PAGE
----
In the study of a passage it’s important to notice not only what it says but also what it does notsay. In some cases what a passage does not state is more important than what it explicitly states. In this particular case we’ll concentrate on what the passage does not say, then we will make a suggestion about what Paul is dealing with in Romans 14.
1. Paul is not attacking biblical practices. Some of the recipients of this letter apparently believed that one should abstain from eating meat and drinking wine (Rom. 14:2, 21). The Old Testament does not require total abstinence from animal flesh, but only of the flesh of some animals (Lev. 11). Neither does the Old Testament consider grape juice unclean; only the high priest and the Nazarite are forbidden to drink it. The discussion is not over unclean (Greek, akáthartos) food, but over food that is considered common (koinós, the term used in verse 14) and therefore not proper for consumption under certain circumstances.
2. Paul is not discussing the Sabbath. Paul says that the individual who is “weak” values one day more than another, but he doesn’t explicitly state the reason for the distinction. There is no explicit statement from Paul indicating what was done during that day or why the day was considered special.
Whatever it was, the “strong” individual valued every day the same for the purpose or activity that he or she had in mind. Hence, the problem was not the activity, but the arguing over which was the best day to perform it. Those to whom he wrote doubtless understood what Paul had in mind.e should not jump to the conclusion that Paul is discussing here the Sabbath commandment. This is not stated or suggested by the text, and the simple mention of the word “days” does not justify that conclusion. He is not dealing here with the Old Testament torah, or law.
3. Paul did not put the emphasis on the problem of “days.” He dedicates only two verses to that subject and about 21 to the issue of food. Had he been discussing the Sabbath, he would have developed his thought much more, because of the potentially controversial nature of this subject. (A good parallel would be the topic of circumcision and the controversy that topic generated in the churches.) This suggests that for Paul, selecting one day over another was a personal matter, not one in which he wanted to be involved as a referee.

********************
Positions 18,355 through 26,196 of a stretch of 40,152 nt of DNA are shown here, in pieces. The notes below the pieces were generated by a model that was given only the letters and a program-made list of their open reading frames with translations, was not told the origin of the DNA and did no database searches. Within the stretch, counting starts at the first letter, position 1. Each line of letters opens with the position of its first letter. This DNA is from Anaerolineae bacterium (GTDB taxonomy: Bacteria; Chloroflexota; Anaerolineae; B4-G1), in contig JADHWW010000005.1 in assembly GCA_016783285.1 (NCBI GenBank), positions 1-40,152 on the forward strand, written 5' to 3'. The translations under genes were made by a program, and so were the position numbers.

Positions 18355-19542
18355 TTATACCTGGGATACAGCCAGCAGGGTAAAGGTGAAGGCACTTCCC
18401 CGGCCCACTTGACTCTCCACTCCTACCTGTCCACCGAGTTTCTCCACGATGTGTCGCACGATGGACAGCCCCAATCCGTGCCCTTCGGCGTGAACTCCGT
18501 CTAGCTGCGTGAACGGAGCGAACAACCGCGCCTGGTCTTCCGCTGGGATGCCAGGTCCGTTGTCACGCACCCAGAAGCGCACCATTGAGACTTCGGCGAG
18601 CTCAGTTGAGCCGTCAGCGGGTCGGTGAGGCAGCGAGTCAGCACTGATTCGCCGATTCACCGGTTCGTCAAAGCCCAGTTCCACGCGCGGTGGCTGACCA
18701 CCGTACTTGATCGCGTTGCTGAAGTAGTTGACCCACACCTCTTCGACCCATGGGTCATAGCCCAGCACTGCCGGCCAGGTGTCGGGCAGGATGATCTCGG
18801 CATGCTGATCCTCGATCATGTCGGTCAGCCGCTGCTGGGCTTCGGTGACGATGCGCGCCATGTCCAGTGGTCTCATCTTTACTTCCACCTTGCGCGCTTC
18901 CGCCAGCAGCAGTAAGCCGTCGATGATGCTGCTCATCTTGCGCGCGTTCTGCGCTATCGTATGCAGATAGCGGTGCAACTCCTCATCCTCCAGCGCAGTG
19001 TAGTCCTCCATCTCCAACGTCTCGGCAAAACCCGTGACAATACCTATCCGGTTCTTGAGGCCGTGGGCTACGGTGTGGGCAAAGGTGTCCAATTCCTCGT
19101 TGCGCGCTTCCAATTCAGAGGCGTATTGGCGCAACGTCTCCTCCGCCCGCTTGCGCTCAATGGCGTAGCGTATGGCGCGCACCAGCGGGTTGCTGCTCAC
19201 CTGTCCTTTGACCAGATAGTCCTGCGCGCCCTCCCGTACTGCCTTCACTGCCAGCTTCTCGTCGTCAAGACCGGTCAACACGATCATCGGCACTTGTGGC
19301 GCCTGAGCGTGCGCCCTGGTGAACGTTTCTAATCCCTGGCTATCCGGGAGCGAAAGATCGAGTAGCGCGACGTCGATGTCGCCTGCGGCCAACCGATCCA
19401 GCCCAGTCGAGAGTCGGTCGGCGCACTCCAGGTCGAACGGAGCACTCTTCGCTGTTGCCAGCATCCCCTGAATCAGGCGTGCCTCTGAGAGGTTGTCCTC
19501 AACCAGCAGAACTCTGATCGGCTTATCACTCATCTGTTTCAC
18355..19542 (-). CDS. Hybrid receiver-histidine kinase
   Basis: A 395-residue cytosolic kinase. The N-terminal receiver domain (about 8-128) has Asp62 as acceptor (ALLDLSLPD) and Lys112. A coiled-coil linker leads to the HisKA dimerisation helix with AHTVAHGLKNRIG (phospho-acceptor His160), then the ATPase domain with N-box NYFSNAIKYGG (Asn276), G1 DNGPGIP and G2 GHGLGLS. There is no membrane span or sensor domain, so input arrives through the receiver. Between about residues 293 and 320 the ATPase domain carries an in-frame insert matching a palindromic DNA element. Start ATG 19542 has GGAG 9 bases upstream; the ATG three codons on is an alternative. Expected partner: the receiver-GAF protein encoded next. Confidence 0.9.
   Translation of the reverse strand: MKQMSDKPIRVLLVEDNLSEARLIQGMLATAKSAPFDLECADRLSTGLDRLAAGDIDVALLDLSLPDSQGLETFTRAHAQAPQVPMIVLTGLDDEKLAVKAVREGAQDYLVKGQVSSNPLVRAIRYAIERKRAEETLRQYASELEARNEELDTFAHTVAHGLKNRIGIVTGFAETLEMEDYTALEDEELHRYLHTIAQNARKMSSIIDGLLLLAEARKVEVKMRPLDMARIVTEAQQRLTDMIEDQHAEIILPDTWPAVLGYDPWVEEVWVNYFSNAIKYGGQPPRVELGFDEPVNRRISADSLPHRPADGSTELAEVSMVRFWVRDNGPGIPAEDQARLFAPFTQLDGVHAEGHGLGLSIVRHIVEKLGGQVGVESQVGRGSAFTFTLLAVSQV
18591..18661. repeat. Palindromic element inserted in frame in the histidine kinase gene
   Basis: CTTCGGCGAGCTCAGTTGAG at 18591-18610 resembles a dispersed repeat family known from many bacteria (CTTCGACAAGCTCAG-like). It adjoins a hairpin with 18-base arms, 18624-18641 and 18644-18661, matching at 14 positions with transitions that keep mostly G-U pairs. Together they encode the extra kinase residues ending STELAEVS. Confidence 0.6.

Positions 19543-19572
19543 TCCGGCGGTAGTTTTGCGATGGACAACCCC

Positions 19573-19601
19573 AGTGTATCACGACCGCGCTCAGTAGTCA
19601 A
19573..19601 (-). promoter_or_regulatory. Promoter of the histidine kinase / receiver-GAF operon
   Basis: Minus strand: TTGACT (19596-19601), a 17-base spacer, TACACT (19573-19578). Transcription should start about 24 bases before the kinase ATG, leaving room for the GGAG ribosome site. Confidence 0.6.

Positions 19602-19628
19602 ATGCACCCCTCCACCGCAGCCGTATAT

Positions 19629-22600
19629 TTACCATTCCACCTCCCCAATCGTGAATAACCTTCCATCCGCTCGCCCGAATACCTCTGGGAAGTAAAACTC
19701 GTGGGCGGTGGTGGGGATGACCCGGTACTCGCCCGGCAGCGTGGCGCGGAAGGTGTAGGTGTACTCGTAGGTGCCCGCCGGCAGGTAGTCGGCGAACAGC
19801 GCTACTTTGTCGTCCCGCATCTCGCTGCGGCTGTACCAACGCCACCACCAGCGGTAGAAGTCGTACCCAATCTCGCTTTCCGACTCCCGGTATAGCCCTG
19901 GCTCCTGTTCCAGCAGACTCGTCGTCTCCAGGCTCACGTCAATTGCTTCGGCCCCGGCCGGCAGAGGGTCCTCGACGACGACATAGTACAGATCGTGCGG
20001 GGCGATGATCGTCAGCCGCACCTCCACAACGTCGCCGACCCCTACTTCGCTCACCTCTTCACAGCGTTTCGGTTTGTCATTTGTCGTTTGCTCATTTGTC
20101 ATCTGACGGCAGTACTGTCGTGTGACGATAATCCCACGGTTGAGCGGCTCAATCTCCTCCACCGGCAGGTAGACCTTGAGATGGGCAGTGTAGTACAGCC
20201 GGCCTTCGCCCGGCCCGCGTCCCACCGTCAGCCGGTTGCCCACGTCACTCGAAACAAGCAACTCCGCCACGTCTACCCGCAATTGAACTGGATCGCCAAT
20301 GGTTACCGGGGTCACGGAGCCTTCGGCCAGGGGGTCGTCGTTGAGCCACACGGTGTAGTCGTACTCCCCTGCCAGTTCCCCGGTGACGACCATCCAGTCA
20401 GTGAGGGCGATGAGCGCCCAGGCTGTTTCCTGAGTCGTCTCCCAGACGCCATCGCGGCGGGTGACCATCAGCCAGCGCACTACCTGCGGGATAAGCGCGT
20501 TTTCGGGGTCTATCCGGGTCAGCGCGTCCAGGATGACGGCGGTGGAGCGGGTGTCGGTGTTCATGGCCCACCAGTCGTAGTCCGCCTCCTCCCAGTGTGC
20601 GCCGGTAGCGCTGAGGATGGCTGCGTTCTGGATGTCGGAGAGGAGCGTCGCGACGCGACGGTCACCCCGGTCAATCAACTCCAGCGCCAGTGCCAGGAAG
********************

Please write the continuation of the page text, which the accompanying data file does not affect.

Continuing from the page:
4. Paul is not attacking legalism. Paul is addressing a problem in the church based on differences of opinion. He apparently didn’t consider it to be a threat to the gospel. Whatever church members were doing, they were not going against God’s revealed will; therefore, he does not condemn the practices, but simply gives advice on how to accept the differences in Christian love. The fundamental issue is the unity of the church and the preservation of that unity in spite of the diversity of opinion in some unimportant areas. Paul is not attacking the legalism of false teachers among the believers.
Then what should we conclude? The reference to “days” in the context of abstaining from certain foods suggests days of fasting. This is the conclusion reached by some scholars, both Adventist and non-Adventist. According to them, Paul was probably addressing the practice of days of fasting, during which certain foods were considered “common” and improper for consumption. This would explain the dispute over food.
In addition, some individuals considered certain days as good days for fasting, while others considered all to be of equal value. This would explain the conflict. Fasting was an important topic in the early church. A document written in the second century encouraged believers to fast on Wednesday and Friday instead of Monday and Thursday, as was the practice among Jews (Didache 8.1). As far as we can tell, the Jews did not fast during the Sabbath.